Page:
RE: [fw-wiz] Re: Ethics, morality and the industry

From: David Lang (david.lang_at_digitalinsight.com)
Date: 11/08/04

  • Next message: Steffen Kluge: "RE: [fw-wiz] Re: Ethics, morality and the industry"
    To: Bill Royds <broyds@rogers.com>
    Date: Sun, 7 Nov 2004 20:55:58 -0800 (PST)
    
    

    the flip side of this is that when you describe a particular vunerability
    you get a bunch of people who say 'show me' and if you can't hack a system
    yourself they act like you can't possibly understand the vunerability.

    you don't have to be a proficiant cracker to be a good security person
    defending systems.

    David Lang

      On Fri, 5 Nov 2004, Bill Royds wrote:

    > Date: Fri, 5 Nov 2004 22:45:56 -0500
    > From: Bill Royds <broyds@rogers.com>
    > To: 'Firewall Wizards Mailing List' <firewall-wizards@honor.icsalabs.com>
    > Subject: RE: [fw-wiz] Re: Ethics, morality and the industry
    >
    > One of the problems that giving such publicity to so many criminal "ex-hackers"
    > is that it makes it much more difficult for honest security practitioners to do
    > our job. I have never hacked into anything other than under the watchful eye of
    > the system owner observing the possible flaws in his/her system while I
    > explained what a buffer overflow is, why default configurations are unsafe etc.
    > But the very fact that I had this ability made me suspect in some people's eyes.
    > Their attitude becomes "You know how computer systems work so you must have
    > learned that by criminal hacking like all those hackers in the news". This is
    > despite a university degree in computer science and 30 years worth of experience
    > in computers. The presence of convicted criminals in the "computer security"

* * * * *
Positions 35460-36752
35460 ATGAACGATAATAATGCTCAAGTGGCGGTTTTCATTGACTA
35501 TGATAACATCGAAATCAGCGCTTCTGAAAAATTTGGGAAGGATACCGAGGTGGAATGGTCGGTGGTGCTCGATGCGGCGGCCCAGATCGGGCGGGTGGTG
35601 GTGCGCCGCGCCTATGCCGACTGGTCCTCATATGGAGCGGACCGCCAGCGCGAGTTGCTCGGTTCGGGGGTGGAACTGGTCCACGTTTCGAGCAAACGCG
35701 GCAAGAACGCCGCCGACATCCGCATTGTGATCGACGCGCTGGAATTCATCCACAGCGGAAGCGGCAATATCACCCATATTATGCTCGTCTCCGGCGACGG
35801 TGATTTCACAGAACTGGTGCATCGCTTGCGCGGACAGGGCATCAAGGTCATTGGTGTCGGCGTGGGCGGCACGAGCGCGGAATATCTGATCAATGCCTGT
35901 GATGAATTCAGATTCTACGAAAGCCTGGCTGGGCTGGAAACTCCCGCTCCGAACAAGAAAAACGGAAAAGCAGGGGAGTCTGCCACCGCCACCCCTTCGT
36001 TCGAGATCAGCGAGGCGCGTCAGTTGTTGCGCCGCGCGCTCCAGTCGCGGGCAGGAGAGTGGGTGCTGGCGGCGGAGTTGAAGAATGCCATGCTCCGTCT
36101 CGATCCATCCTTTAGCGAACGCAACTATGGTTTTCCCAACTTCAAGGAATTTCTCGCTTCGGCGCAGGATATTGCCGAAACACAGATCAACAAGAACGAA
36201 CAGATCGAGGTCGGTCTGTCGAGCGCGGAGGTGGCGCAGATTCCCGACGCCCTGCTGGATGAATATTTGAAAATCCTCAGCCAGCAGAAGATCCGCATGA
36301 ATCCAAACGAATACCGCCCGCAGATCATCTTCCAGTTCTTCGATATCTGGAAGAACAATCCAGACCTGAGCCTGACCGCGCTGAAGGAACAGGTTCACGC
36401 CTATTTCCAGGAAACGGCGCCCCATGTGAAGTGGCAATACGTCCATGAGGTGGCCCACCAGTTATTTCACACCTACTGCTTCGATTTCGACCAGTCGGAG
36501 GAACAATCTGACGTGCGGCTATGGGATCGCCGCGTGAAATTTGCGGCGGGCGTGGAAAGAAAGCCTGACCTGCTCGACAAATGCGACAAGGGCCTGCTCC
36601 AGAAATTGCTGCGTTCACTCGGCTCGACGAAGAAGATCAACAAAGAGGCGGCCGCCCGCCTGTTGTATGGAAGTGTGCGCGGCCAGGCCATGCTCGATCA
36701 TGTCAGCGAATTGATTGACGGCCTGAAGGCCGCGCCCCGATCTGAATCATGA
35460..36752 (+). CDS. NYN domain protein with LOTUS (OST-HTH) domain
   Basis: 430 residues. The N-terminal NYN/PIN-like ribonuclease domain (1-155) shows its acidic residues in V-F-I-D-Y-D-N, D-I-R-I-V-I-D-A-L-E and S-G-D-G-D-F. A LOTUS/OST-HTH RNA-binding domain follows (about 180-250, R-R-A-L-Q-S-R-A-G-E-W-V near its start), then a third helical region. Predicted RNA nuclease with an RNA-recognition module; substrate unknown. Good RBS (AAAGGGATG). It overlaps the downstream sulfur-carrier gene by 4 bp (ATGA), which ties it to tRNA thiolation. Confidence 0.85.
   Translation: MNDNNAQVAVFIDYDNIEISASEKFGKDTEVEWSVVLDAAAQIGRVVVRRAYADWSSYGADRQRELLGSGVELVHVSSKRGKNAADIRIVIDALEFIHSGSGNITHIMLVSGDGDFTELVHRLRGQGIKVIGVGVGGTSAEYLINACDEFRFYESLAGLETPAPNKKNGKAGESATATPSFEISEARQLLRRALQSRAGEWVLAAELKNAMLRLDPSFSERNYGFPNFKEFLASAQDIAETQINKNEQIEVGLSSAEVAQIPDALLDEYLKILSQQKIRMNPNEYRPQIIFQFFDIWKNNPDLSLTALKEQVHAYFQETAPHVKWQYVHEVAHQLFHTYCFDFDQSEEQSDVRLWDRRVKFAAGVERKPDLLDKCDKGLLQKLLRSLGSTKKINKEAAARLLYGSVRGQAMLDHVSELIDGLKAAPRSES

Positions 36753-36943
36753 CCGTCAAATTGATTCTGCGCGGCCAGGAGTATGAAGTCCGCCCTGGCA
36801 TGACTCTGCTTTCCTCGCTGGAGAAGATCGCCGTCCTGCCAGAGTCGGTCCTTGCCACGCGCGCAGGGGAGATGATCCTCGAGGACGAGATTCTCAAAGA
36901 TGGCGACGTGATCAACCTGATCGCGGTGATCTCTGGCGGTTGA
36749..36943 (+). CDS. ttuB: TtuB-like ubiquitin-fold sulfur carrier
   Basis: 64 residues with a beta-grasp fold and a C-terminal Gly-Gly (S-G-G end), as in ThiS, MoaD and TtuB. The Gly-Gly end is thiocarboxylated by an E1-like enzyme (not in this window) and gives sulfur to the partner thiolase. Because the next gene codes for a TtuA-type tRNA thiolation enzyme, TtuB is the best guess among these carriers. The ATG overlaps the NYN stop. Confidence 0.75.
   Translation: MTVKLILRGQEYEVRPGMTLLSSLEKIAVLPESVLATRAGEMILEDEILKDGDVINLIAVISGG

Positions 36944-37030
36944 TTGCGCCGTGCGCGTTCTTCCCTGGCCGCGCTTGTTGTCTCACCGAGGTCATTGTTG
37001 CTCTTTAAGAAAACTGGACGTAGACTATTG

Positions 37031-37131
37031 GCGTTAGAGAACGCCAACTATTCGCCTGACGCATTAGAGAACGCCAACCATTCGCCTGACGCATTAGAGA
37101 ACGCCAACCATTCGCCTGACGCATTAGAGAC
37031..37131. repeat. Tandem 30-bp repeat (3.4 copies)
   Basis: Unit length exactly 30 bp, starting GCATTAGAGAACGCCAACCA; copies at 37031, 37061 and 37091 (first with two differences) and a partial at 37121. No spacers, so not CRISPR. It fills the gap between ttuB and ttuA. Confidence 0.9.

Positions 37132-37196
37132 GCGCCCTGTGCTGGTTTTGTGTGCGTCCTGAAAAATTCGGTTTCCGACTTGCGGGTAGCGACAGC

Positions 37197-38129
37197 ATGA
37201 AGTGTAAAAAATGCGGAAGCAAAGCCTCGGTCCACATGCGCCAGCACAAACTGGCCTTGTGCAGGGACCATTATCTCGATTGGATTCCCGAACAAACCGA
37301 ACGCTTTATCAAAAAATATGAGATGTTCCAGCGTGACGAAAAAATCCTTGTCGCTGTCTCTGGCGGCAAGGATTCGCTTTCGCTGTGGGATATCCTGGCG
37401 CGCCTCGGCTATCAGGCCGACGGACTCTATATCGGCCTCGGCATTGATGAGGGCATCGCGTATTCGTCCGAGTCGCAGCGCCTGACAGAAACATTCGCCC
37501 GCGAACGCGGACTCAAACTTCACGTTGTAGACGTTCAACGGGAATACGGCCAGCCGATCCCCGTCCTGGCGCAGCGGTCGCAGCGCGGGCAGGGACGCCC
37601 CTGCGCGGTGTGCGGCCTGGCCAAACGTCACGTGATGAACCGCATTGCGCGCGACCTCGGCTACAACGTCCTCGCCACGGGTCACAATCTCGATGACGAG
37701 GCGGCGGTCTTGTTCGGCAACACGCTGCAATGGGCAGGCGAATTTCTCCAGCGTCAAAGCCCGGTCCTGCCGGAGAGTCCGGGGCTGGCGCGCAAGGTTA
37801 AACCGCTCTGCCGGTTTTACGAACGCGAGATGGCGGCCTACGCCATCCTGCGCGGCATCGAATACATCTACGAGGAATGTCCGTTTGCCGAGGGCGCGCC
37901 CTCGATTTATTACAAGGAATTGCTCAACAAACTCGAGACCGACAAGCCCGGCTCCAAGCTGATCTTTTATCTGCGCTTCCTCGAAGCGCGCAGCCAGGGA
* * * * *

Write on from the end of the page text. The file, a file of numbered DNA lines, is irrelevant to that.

> field means all members of that field are labelled "hackers" in the pejorative
    > sense, making it much harder to do our job.
    >
    > -----Original Message-----
    > From: firewall-wizards-admin@honor.icsalabs.com
    > [mailto:firewall-wizards-admin@honor.icsalabs.com] On Behalf Of Christopher
    > Hicks
    > Sent: Tuesday, November 02, 2004 2:21 PM
    > To: Firewall Wizards Mailing List; Adam Shostack
    > Cc: Stephen P. Berry; Paul Foster; Marcus J. Ranum; Paul D. Robertson
    > Subject: Re: [fw-wiz] Re: Ethics, morality and the industry
    >
    > On Tue, 2 Nov 2004, Adam Shostack wrote:
    >> On Mon, Nov 01, 2004 at 08:32:16PM -0800, Stephen P. Berry wrote:
    >> | >My self-deception is that a refresher is always good, especially as I
    >> | >find us practitioners sometimes fall into patterns of thinking.
    >> |
    >> | A quick grep through this thread indicates that Mitnick has been mentioned
    >> | about two dozen times and Shimomura and Markoff have been mentioned exactly
    >> | zero times. Discuss.
    >>
    >> So how many times has Abagnale been mentioned? Any correlation with
    >> the pro- or anti- boycotters to correctly name the speaker in
    >> question?
    >
    > Somebody should get on the stick and put up a survey. I'd love to see
    > what the silent and/or moderated-out majority feel about this sort of
    > thing.
    >
    > This has been one of the more stimulating and thought provoking
    > discussions on any mailing list I've been on recently. Thanks to
    > everybody for keeping it interesting and mostly above the belt.
    >
    > Kudos Paul (and or substitute moderators) for keeping it from getting out
    > of hand.
    >
    > --
    > </chris>
    >
    > There are two ways of constructing a software design. One way is to make
    > it so simple that there are obviously no deficiencies. And the other way
    > is to make it so complicated that there are no obvious deficiencies.
    > -- C.A.R. Hoare
    > _______________________________________________
    > firewall-wizards mailing list
    > firewall-wizards@honor.icsalabs.com
    > http://honor.icsalabs.com/mailman/listinfo/firewall-wizards
    >
    > _______________________________________________
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    >

    -- 
    There are two ways of constructing a software design. One way is to make it so simple that there are obviously no deficiencies. And the other way is to make it so complicated that there are no obvious deficiencies.
      -- C.A.R. Hoare
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